Thursday, July 27, 2017

PENTECOST VIII 2017 (Proper 12)

Rembrandt -- St Paul
St Paul’s Letter to the Romans, the most theological book of the Bible, is an intriguing mixture. It alternates between dense, often convoluted reasoning, and poetry of quite extraordinary power.  The Epistle for this Sunday falls into the second category, and it constitutes one of the finest, most insightful and most inspiring passages in all of Scripture – “I am convinced that neither death, nor life, nor angels, nor rulers, nor things present, nor things to come, nor powers, nor height, nor depth, nor anything else in all creation, will be able to separate us from the love of God in Christ Jesus our Lord.” In this single, admittedly lengthy sentence, Paul perfectly captures and expresses the meaning of the Gospel in the lives of ordinary Christians, both past and present, and the assurance that it gives.

But he also thereby brilliantly illuminates the Gospel for today. The Lectionary has omitted some verses from the 13th Chapter of Matthew and in this way intensifies its rapid listing of short parables about the Kingdom of God. Jesus uses the different analogies he employs to impress upon his hearers – and upon us – this thought: when we sign up to Christian faith we are making a choice of the greatest significance. Initially it may seem a little thing, just as yeast makes up a very small part of the ingredients of a loaf of bread. Even so, it transforms all the rest. Faith that, despite so many contrary appearances and experiences, the world is under the control of a personal and loving God, and faith that the humblest and most marginalized can be valued participants in God's kingdom, transforms life from the inside. That is the point of the parable about finding a treasure so priceless that is to be preferred to everything else we possess.

The Hidden Treasure - James Tissot
Of course, to many people the Gospel these parables articulate is not new. They have grown up in the faith, and been “trained for the kingdom of heaven” to the point where sheer familiarity dulls the sense of its significance. Consequently, their task is to bring out of the treasure they have been given both “what is new and what is old”.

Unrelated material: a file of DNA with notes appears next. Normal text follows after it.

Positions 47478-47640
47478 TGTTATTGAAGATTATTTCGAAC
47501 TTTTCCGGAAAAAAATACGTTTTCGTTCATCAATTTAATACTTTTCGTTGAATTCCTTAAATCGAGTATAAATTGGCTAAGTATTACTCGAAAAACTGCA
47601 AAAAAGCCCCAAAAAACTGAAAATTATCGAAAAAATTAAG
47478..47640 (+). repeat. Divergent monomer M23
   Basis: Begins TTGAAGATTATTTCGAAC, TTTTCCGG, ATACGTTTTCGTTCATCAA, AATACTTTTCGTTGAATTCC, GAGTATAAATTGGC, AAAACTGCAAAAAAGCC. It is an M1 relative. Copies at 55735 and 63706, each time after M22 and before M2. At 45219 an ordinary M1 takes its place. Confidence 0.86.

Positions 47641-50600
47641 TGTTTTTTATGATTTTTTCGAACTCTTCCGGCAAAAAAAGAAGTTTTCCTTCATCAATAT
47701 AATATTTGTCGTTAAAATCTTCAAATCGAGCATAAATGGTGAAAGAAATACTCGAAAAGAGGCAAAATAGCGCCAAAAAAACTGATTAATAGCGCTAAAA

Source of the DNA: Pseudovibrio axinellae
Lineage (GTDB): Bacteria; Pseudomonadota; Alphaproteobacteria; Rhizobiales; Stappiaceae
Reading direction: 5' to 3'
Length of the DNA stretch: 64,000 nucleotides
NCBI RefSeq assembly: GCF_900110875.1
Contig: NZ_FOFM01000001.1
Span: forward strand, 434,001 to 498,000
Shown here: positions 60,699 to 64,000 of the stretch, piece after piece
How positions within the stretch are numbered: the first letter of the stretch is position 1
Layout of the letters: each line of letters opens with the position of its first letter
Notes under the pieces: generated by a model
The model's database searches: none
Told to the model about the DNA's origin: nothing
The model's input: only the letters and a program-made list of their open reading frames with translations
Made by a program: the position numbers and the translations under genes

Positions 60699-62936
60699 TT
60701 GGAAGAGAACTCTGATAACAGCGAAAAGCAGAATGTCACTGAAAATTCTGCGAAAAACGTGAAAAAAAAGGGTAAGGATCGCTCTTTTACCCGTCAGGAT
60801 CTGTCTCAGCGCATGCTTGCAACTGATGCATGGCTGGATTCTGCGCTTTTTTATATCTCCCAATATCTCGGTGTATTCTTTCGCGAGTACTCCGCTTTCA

To gain or regain the gift of faith, however, is not to be given guaranteed protection against sickness and injury. Faith is not a kind of cosmic insurance. Rather, Paul tells us, it is to know that, whatever injustices, illnesses, and temptations befall us, “in all these things we are more than conquerors" provided we view them all "through him who loved us” -- and demonstrated it by dying for us.

Tuesday, July 18, 2017

PENTECOST VII 2017 (Proper 11)

Jacob's Ladder - Marc Chagall
The Old Testament lesson for this Sunday recounts one of the most compelling and significant episodes in the history of Israel’s relationship with God – Jacob’s dream as he sleeps in a remote spot, his head resting on a stone. When he awakens from the dream he declares "Surely the LORD is in this place-- and I did not know it!"  The possibility that we should be standing at “the gate of heaven” and yet be unaware of the fact, is the underlying motif of Jesus’ parables of the sower. The first of these, which provided the Gospel for last week, alerts us to the spiritual dangers of indifference, passing enthusiasm and worldly projects. This week's rather different application of the image, shows the ‘good seed’ of the Gospel confronting not merely human weakness, but the active agency of Satan.

The Sower and the Devil --Albin Egger-Lienz
'Satan' sounds like one of those 'pre-modern' ideas that modern ways of thinking have  abandoned.  Yet our news media are filled with actions and events that regularly seem to show forces of evil taking possession of human hearts and minds, and driving them to levels of wickedness and cruelty far beyond mere selfishness or indifference. The most problematic instances are those in which truly evil systems of religious persecution, racial discrimination and mass incarceration are staffed and sustained by people who are neither terrorists nor gangsters, but ordinary citizens educating their children, caring about friends and family, and maintaining the pattern of everyday life. Here, we might say, we find the decent and the devilish living side by side -- precisely the phenomenon that Jesus' parable depicts.